Can Home Assistants Compromise Your Privacy?

By Tracey Dowdy

Last year, police in Bentonville, AR requested Amazon Echo voice recordings, transcripts and other information connected to the device as part of a murder investigation. That, of course, raises the question: “Are home assistants like the Echo and Google Home recording your private conversations?”

Relax. Privacy violations aside, the volume of data that would constantly be streaming would easily overwhelm Amazon and Google’s servers. Remember, the Echo begins recording when it hears “hot words.” Although it still “hears” you when other words are used, it isn’t capturing those conversations or uploading them to Amazon’s servers.

Of course, there’s always the possibility it could capture parts of a random conversation if it picks up a hot word. If you’re concerned about what your Echo may have recorded, you can easily check on your conversations using the Alexa smartphone app. The app lists all your recent voice requests and has playback capability so you can listen to individual recordings.

If you discover something you would like to delete, erasing it from your history is simple.

To listen to your history:

Launch the Alexa app on your phone

  • Go to Settings
  • Select History
  • Select the recording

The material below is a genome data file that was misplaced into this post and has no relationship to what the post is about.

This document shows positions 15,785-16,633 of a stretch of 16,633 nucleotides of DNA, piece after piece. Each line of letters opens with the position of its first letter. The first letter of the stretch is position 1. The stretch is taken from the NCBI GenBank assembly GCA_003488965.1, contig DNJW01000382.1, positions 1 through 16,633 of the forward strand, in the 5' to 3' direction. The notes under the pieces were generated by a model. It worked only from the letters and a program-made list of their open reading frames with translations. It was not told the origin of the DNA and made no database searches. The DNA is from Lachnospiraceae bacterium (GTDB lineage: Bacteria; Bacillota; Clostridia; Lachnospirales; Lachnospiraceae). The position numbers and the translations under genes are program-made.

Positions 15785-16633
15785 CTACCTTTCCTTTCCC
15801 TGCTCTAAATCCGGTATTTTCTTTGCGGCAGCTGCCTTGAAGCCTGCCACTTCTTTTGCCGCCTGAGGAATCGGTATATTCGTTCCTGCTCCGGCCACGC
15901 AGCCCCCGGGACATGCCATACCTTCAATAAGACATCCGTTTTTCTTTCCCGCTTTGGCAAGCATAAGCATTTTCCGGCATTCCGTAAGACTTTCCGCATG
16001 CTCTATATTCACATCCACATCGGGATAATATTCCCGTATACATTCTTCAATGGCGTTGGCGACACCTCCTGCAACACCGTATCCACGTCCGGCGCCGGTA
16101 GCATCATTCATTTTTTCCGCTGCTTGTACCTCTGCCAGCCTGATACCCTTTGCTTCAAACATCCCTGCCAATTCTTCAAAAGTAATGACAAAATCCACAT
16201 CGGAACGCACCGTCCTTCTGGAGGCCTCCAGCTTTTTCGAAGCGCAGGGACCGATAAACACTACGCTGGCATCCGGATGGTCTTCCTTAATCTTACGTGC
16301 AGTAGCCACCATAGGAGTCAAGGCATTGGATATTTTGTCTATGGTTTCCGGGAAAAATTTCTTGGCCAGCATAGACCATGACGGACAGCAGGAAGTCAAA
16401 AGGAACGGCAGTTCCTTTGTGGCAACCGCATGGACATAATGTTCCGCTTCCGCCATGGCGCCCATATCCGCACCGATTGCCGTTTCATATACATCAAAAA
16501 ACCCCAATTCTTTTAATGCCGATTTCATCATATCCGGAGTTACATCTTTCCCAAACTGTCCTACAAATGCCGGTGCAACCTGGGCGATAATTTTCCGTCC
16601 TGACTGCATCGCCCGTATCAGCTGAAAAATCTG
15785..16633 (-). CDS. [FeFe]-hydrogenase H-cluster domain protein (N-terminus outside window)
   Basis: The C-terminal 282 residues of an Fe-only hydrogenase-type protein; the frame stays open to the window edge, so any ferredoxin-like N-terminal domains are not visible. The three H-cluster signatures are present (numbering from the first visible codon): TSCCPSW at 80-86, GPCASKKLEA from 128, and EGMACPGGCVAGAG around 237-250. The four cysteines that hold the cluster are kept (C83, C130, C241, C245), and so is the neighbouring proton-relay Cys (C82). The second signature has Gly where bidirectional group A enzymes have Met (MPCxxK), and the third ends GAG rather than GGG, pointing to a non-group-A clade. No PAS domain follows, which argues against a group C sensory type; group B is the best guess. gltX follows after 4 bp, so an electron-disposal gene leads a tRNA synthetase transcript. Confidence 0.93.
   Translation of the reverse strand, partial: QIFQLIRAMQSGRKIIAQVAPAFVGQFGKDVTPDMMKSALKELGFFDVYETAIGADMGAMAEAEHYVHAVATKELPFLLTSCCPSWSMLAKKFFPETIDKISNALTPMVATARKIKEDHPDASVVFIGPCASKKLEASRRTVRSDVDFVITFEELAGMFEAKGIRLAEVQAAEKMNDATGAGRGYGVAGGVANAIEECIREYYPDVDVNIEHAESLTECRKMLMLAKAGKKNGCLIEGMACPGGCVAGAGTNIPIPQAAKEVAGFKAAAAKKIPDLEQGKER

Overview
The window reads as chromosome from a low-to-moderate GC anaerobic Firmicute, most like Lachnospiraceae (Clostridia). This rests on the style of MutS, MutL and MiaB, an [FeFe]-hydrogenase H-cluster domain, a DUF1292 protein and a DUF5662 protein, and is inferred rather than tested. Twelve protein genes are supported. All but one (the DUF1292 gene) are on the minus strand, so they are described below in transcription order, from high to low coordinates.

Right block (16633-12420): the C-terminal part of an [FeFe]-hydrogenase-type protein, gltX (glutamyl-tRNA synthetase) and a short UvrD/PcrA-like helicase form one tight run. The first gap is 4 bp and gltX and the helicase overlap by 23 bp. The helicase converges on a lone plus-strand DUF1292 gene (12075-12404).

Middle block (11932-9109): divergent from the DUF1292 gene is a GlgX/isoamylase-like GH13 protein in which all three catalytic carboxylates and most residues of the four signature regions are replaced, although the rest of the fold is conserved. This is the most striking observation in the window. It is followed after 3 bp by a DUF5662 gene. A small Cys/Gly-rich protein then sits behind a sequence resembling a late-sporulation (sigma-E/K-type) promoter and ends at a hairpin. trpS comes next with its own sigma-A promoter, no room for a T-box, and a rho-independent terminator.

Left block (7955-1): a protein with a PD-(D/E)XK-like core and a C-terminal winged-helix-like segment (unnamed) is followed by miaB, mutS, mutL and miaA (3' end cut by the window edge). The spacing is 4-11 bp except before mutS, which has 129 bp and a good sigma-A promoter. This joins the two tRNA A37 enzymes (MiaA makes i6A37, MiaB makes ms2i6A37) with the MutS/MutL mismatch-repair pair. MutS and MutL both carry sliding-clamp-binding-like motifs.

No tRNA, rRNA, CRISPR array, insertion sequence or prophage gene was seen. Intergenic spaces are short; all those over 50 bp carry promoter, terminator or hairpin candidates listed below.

• Choose Play

If it’s something you don’t want stored, choose Delete. This action erases the recording stored in the Cloud as well as Home screen cards connected to the recording. If you only want to remove the Home screen card, select Remove Card from the Home screen.

If you don’t want any of your past voice commands stored, mass deletion is your best option.

  • Go to which opens the Manage Your Content and Devices page
  • Select Your Devices
  • Select your Echo from the list of devices
  • Select Manage Voice Recordings
  • Select Delete

If you’re concerned about random conversations being recorded, the easiest way to avoid this is to turn off the microphone. Of course, that defeats half the purpose of having that immediate on-demand service you probably bought the Echo for in the first place.

As far as the warrant for the Echo data in the murder case, Amazon declined to turn over any of the information that had been streamed and stored to its servers, but it did give police the accused’s account details and purchase history. Police were able to pull some information off the speaker and by using this information, along with information taken from other tech devices like the water meter, they were able to piece together a timeline of activity for the night in question.

Similar to the request for Apple to unlock an iPhone in the San Bernardino case, it will be interesting to see how tech companies continue to draw the line between an individual’s right to privacy and the needs of law enforcement.

Tracey Dowdy is a freelance writer based just outside Washington DC. After years working for non-profits and charities, she now freelances, edits and researches on subjects ranging from family and education to history and trends in technology. Follow Tracey on Twitter.


Friday, May 4: Looking Forward to Mother’s day



When: TODAY, Friday, May 4, 2018
3:00 – 4:00 pm ET
12:00 – 1:00 pm PT

‘Looking Forward to Mother’s Day’

Join @TheOnlineMom and the MobileLiving team at 3 pm ET (12 noon PT) on Friday, May 4 as we look forward to Mother’s Day!
Mother’s Day is just around the corner and it’s time to show Mom just how much we appreciate her! Join us as we share stories on what makes our moms so special, and offer a few gift suggestions to help celebrate the big day!